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Japan bashing.

Like two sumo wrestlers, the United States and Japan are locked in another trade dispute. We can expect a lot of programmed grunting and grappling by these two world-class economic behemoths and much outrageous noise from the U.S. Congressional section of the bleachers. Senator Robert Packwood has emerged as the cheerleader, making threats of retaliatory sanctions. The Japanese make a good scapegoat, with racist undertones, for closed factories in Youngstown, Ohio, and Pittsburgh, and unemployed auto workers in Detroit, President REagan remains above the battle; he has an economic summit in Bonn next month, so his script calls for him piously to deplore protectionism. With Congress prepared to wield the big stick, he can aford to speak softly and let the anti-Japanese emotions run riot.

Bashing Japan Inc. won't solve the problems of the U.S. economy, however, or wipe out the growing U.S. trade deficit. Even if Prime Minister Yasuhiro Nakasone swept away all the customs barriers of his hermetic kingdom and persuaded his people to buy American, Japan could ingest only $2 billion to $3 billion in additional U.S. imports. Moreover, if we hit Japan, why not Canada, to whom we were $20 billion in the red last year? Japan is only part of the problem of too many American dollars chasing too many foreign goods; in the Far East, Singapore and Taiwan are rudely elbowing Japan for a share of the shrinking world market for consumer goods, and the debtor nations of Latin America are desperately seeking more foreign exchange to pay the vigorish demanded by multinational bankers. The United States is expected to sop up $400 billion worth of foreign goods and services this year, so a wave of Smoot-Hawley-style protectionism here could send the global economy spinning out of control. As a result of the foreign trade deficit and heavy overseas borrowing, the United States has become a net debtor nation for the first time since 1914. Welcome to Brazil, fellow North Americans.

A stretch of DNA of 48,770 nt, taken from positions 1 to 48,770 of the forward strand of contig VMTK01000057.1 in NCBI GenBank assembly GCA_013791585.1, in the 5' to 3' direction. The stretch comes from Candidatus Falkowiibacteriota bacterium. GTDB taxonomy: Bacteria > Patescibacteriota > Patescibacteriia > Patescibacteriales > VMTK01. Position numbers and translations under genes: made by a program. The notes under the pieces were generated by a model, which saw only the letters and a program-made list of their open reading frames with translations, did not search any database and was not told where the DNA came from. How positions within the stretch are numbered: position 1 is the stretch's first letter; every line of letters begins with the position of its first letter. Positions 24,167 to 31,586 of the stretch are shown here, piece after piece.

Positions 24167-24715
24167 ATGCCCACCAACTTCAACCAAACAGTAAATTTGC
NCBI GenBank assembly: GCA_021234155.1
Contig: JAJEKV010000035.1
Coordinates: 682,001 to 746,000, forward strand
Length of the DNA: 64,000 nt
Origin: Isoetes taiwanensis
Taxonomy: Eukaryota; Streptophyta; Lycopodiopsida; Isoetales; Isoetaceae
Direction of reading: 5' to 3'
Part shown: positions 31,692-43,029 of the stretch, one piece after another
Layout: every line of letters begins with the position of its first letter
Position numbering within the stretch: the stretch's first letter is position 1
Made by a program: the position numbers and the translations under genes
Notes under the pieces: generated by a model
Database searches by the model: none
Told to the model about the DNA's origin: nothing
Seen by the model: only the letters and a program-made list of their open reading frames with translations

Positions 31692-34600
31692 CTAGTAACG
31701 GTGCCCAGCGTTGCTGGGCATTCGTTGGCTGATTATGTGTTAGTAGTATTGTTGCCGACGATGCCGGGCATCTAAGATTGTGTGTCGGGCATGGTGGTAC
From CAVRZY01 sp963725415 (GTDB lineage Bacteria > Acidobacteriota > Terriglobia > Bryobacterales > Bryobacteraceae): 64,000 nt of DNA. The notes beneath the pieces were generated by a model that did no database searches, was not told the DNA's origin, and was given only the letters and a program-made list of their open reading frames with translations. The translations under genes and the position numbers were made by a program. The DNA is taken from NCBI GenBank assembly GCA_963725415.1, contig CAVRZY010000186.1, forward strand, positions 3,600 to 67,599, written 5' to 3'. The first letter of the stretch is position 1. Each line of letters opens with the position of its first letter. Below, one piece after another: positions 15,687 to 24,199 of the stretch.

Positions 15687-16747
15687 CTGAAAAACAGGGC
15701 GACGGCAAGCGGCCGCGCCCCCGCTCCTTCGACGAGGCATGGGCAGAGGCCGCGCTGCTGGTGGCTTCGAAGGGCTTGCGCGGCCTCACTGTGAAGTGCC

The major cause of American Goods' inability to compete in Japan and elsewhere in the world is the overvalued dollar. The President, of course, seems to regard a strong dollar with the same reverence as a strong defense, but it's the latter that's a proximate cause of the former. Out-of-control defense spending coupled with lower taxes fueled the deficit at home, which in turn generated all those high-interest Treasury notes foreigners are buying.

The U.S. obsession with national security, now at its apogee, has bee a drag on this country's economic competitiveness for a long time. Here the contrast with Japan is instructive. Since its postwar miracle began, Tokyo has pursued a policy that places economic interests above the pursuit of illusory military security. The United States has done just the opposite, to the neglect of its economic base at home and to the detriment of its trade abroad.

Someday, perhaps, we'll get smart. Meanwhile, our sumo man will bump their and vice versa. The spectators should know, however, that the show is as finely choreographed as a Kabuki play, and just as relevant to the chronic ills besetting the United States and the world economices.

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Title Annotation:U.S. trade dispute with Japan
Author:Kopkind, Andrew
Publication:The Nation
Article Type:editorial
Date:Apr 20, 1985
Words:528
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